• Good example. Thanks John.

      • John W Reed // February 27, 2018 at 11:57 am //

        Thanks brother Paul. I get so tickled seeing the inclusionists reactions. Trust me you’re not alone. Every time without fail when we discuss the issue of inclusionism, universalism, future reconciliation or ultimate reconciliation in the context of the Hyper Grace Gospel, the response is always the same. “You don’t understand inclusion” “That’s not what inclusion is saying” “You’re misrepresenting inclusion” “You’re preaching bad news” “You’re preaching an exclusion message”.
        Yet when we look at their quotes in context, see their social media threads, and look at the books they write, we are actually being pretty generous in our description of their message. They do in fact teach faith and personal belief is unnecessary. They do teach all humanity is in Christ at this current time. That all humanity has been adopted into the family of God apart from the new birth. That all humanity have Christ’s perfect righteousness, the indwelling Spirit, and have received new life but are unaware. So salvation is not a heart transformation of the Old passing away and the New Creation life in Christ come but some mere mental philosophy accepted.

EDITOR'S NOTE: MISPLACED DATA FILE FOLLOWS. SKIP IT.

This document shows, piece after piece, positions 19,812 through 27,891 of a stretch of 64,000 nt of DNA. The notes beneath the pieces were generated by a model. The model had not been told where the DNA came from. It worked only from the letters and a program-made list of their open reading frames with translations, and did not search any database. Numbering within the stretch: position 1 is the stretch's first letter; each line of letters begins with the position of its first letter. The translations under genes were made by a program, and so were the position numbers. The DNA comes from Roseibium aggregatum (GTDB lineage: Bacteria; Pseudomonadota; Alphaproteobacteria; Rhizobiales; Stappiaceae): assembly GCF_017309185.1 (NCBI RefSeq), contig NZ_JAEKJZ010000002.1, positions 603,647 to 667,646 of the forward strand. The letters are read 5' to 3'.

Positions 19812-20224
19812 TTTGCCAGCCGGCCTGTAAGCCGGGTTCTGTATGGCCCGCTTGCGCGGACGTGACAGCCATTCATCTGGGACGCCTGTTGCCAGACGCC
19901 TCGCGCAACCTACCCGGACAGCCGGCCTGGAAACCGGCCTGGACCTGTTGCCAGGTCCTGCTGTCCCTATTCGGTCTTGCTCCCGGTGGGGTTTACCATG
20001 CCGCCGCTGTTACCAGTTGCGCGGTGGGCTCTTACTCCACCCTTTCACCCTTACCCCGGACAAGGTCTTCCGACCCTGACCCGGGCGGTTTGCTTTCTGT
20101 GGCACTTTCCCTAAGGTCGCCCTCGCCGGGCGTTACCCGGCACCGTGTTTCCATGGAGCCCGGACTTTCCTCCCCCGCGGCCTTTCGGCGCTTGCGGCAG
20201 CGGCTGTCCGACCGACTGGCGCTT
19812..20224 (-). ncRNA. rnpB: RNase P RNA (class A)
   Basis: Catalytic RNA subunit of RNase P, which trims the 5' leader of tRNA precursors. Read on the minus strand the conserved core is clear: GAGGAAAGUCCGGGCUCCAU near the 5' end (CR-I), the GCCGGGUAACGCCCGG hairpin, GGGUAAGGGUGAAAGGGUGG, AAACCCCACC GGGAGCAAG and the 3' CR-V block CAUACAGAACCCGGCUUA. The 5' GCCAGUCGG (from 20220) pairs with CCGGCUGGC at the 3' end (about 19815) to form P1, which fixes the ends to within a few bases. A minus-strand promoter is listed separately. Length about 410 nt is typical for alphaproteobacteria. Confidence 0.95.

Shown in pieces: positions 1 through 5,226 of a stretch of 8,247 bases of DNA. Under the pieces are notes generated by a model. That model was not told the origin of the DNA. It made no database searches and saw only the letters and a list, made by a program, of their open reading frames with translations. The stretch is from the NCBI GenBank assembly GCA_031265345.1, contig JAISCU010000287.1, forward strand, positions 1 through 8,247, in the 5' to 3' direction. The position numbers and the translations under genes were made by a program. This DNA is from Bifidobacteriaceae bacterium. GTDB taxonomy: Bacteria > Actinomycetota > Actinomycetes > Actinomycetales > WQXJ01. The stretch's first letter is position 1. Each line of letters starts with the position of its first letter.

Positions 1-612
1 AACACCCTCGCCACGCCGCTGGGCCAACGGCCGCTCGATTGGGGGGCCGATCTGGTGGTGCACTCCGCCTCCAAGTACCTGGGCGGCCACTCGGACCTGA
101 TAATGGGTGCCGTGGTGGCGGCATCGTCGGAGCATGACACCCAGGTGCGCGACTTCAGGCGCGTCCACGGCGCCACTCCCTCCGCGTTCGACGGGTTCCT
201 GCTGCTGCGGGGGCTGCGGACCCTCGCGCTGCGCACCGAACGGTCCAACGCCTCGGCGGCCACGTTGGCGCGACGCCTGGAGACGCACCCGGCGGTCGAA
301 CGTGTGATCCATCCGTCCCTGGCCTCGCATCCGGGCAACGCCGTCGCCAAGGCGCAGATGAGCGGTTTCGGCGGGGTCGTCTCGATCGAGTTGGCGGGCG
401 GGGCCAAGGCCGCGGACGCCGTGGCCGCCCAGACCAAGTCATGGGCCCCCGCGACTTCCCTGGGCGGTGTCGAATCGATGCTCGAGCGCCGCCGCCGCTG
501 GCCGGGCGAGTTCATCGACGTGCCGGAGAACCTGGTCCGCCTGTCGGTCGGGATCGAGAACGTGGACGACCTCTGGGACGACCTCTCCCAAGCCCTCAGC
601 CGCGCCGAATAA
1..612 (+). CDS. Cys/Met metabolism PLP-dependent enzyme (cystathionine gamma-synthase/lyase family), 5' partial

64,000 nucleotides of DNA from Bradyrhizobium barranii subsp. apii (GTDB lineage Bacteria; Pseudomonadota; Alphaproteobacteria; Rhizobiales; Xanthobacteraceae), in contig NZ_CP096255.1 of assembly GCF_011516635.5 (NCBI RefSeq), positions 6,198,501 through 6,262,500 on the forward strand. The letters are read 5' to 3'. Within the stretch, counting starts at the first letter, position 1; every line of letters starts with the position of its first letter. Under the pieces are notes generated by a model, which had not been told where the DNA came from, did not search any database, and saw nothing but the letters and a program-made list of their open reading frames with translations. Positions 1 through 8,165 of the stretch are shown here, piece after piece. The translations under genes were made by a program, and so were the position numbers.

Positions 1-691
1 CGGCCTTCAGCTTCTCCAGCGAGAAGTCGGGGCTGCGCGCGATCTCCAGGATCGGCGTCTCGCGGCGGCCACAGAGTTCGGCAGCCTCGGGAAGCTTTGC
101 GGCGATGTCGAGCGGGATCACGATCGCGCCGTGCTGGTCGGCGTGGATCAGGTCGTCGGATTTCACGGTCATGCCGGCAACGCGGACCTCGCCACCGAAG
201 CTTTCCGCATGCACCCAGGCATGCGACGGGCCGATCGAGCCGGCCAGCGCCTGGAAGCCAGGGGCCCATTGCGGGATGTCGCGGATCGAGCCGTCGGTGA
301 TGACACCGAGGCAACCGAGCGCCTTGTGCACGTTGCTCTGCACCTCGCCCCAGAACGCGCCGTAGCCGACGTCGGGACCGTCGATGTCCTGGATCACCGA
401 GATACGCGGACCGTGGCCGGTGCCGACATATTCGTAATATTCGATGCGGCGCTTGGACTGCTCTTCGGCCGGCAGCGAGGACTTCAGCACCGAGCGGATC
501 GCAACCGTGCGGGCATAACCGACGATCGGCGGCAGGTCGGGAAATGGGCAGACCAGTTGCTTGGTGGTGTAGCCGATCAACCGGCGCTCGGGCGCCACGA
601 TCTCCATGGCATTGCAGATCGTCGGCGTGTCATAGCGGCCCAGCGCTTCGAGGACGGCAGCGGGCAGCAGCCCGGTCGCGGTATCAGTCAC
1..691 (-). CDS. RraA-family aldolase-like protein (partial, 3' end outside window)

19. Hi Paul. Love your emphasis on grace…something that once I began to understand it changed everything for me. Actually I began to “understand “ it through an intimate connection with Christ that convinced me of the overwhelming love of the Divine Mystery for me … and then, for everyone.

    All that to say: while I agree it is Christ who saves, the closer I come to him and deeper I move into the Mystery of his love, the more I am convinced he can and will exclude no one. So I think I am an inclusionist, a universalist even — and I’m not the only one (I bet one day you’ll join us, and the world will be as one).

    Just saying. Keep up the good work!


    • I don’t believe Christ excludes anyone either. All are invited. All are welcome. No one who comes to him will be cast away.

      But that is not what you meant. You meant that, one way or the other, everyone comes in the end (which is universalism) or everyone has come in already, they just don’t know it (inclusionism).